Functions of connexins and large pore channels on microglial cells: The gates to environment.
ABSTRACT Microglial cells are not only sensitive indicators for pathology of the central nervous system (CNS), they are a key factor for neurotoxicity and degeneration in many diseases. Neuronal damage leads to reactive gliosis and to activation of microglia including cytoarchitectonic changes accompanied by alterations in surface receptor and channel expression. In this context, the release of neuroactive soluble factors like pro-inflammatory cytokines can result in increased cellular motility and a higher grade of phagocytotic activity. Ligands including glutamate, tumor necrosis factor alpha (TNF-α), cytokines, superoxide radicals and neurotrophins released by microglia have in turn effects on neuronal function and cell death. The current review focuses on large pore and hemichannel function in microglial cells under different conditions of activation and elucidates the role of these channels in cytokine release, as well as putative targets for clinical intervention in case of inflammatory processes. This article is part of a Special Issue entitled Electrical Synapses.
- SourceAvailable from: Mauricio A Retamal[Show abstract] [Hide abstract]
ABSTRACT: Connexins (Cxs) and Pannexins (Panx) form hemichannels at the plasma membrane of animals. Despite their low open probability under physiological conditions, these hemichannels release signaling molecules (i.e. ATP, Glutamate, PGE2) to the extracellular space, thus subserving in several important physiological processes. Oxygen and CO2 sensing are fundamental to the normal functioning of vertebrate organisms. Fluctuations in blood PO2, PCO2 and pH are sensed at the carotid bifurcations of adult mammals by glomus cells of the carotid bodies. Likewise, changes in pH and/or PCO2 of cerebrospinal fluid are sensed by central chemoreceptors, a group of specialized neurones distributed in the ventrolateral medulla, raphe nuclei, and some other brainstem areas. After many years of research, the molecular mechanisms involved in chemosensing process are not completely understood. This manuscript will review data regarding relationships between chemosensitive cells and the expression of channels formed by Cxs and Panx, with special emphasis in hemichannels.Frontiers in Cellular Neuroscience 03/2014; · 4.47 Impact Factor
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ABSTRACT: In case of traumatic brain injury (TBI), occurrence of central nervous tissue damage is frequently aligned with local modulations of neuronal and glial gap junction channel expression levels. The degree of gap junctional protein expression and intercellular coupling efficiency, as well as hemichannel function has substantially impact on the course of trauma recovery and outcome. During TBI, gap junctions are especially involved in the intercellular molecule trafficking on repair of blood vessels and the regulation of vasomotor tone. Furthermore, gliosis and astrocytic swelling due to mechanical strain injury point out the consequences of derailed gap junction communication. This review addresses the outstanding role of gap junction channels in TBI pathophysiology and links the current state of results to applied clinical procedures as well as perspectives in acute and long-term treatment options.Frontiers in Physiology 01/2014; 5:31.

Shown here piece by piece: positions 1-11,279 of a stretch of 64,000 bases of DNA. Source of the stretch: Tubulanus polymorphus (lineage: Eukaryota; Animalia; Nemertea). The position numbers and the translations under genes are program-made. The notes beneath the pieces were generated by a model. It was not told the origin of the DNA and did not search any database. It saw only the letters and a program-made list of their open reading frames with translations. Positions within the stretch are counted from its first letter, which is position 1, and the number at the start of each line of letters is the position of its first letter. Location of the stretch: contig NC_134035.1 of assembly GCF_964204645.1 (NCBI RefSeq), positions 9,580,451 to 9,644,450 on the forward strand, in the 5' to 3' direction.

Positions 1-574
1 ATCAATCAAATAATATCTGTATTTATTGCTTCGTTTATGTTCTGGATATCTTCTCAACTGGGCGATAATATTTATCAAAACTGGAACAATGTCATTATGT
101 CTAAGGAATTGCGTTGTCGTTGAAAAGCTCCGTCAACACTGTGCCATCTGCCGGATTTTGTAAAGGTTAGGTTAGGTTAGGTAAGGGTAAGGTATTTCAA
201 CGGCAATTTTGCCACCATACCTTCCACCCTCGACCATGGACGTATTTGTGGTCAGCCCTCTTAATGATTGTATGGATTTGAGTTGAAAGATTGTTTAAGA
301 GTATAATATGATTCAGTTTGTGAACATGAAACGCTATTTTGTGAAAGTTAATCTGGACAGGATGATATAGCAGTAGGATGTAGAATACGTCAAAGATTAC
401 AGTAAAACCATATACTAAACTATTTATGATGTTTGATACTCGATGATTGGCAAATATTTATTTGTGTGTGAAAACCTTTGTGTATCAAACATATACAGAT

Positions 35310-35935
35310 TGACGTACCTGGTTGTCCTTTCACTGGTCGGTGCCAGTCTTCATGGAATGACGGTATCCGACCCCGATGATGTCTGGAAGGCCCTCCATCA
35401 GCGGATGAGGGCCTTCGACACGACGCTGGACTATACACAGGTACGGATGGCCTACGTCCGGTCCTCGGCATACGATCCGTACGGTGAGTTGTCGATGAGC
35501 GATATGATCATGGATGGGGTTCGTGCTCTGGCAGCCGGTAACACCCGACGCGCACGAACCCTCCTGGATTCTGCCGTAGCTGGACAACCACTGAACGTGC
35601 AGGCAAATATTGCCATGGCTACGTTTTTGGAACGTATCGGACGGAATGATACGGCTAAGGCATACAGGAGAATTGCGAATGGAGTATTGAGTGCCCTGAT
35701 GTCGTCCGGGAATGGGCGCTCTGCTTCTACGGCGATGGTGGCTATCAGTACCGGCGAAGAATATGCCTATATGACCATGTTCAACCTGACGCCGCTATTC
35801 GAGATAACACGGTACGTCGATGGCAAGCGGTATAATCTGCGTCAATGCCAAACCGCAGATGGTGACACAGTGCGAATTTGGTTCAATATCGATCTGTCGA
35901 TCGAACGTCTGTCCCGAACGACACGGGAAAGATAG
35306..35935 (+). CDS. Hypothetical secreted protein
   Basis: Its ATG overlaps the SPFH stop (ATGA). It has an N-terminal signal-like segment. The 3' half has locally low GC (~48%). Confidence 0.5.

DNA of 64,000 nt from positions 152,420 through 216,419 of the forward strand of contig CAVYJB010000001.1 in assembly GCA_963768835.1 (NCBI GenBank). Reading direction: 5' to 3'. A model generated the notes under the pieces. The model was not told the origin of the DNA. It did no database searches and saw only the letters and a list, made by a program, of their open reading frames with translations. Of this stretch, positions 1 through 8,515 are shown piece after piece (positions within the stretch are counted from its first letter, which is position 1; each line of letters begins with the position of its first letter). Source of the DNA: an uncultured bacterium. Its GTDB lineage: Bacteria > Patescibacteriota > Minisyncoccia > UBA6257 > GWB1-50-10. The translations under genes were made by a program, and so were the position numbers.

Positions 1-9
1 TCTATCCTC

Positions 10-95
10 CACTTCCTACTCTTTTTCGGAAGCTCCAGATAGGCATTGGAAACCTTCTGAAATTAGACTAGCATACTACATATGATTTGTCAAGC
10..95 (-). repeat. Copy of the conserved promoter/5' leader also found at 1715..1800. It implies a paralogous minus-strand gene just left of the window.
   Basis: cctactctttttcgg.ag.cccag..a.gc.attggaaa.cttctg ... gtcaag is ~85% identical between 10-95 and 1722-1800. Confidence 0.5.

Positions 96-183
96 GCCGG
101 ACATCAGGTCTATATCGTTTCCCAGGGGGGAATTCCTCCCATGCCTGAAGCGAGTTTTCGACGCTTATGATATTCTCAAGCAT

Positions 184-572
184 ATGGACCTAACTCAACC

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ABSTRACT: For decades, studies have been focusing on the neuronal abnormalities that accompany neurodegenerative disorders. Yet, glial cells are emerging as important players in numerous neurological diseases. Because reactive astrocytes are associated with a variety of central nervous system (CNS) disorders, interest in the glial contribution to neuronal injury is exponentially increasing. Astrocytes, the main type of glia in the CNS, form extensive networks that physically and functionally connect neuronal synapses with cerebral blood vessels. Normal brain functioning strictly depends on highly specialized cellular cross-talk between these different partners to which Ca(2+), as a signaling ion, largely contributes. Altered intracellular Ca(2+) levels are associated with neurodegenerative processes/diseases and play a crucial role in the glial responses to injury. Most importantly, intracellular Ca(2+) increases in single astrocytes can be propagated toward neighboring cells as intercellular Ca(2+) waves, thereby recruiting a larger group of cells. The propagation of intercellular Ca(2+) waves largely depends on two, parallel, connexin (Cx) channel-based mechanisms: i) the diffusion of inositol 1,4,5-trisphosphate through gap junction channels that directly connect the cytoplasm of neighboring cells, and ii) the release of paracrine messengers such as glutamate and ATP through hemichannels ('half of a gap junction channel'). This review gives an overview of the current knowledge on Cx-mediated Ca(2+) communication among astrocytes as well as between astrocytes and other brain cell types in physiology and pathology, with a focus on the processes of neurodegeneration and reactive gliosis. Research on Cx-mediated astroglial Ca(2+) communication may ultimately shed light on the development of targeted therapies for neurodegenerative disorders in which astrocytes participate. This article is part of a Special Issue entitled: Calcium signaling in health and disease.Biochimica et Biophysica Acta 04/2014; · 4.66 Impact Factor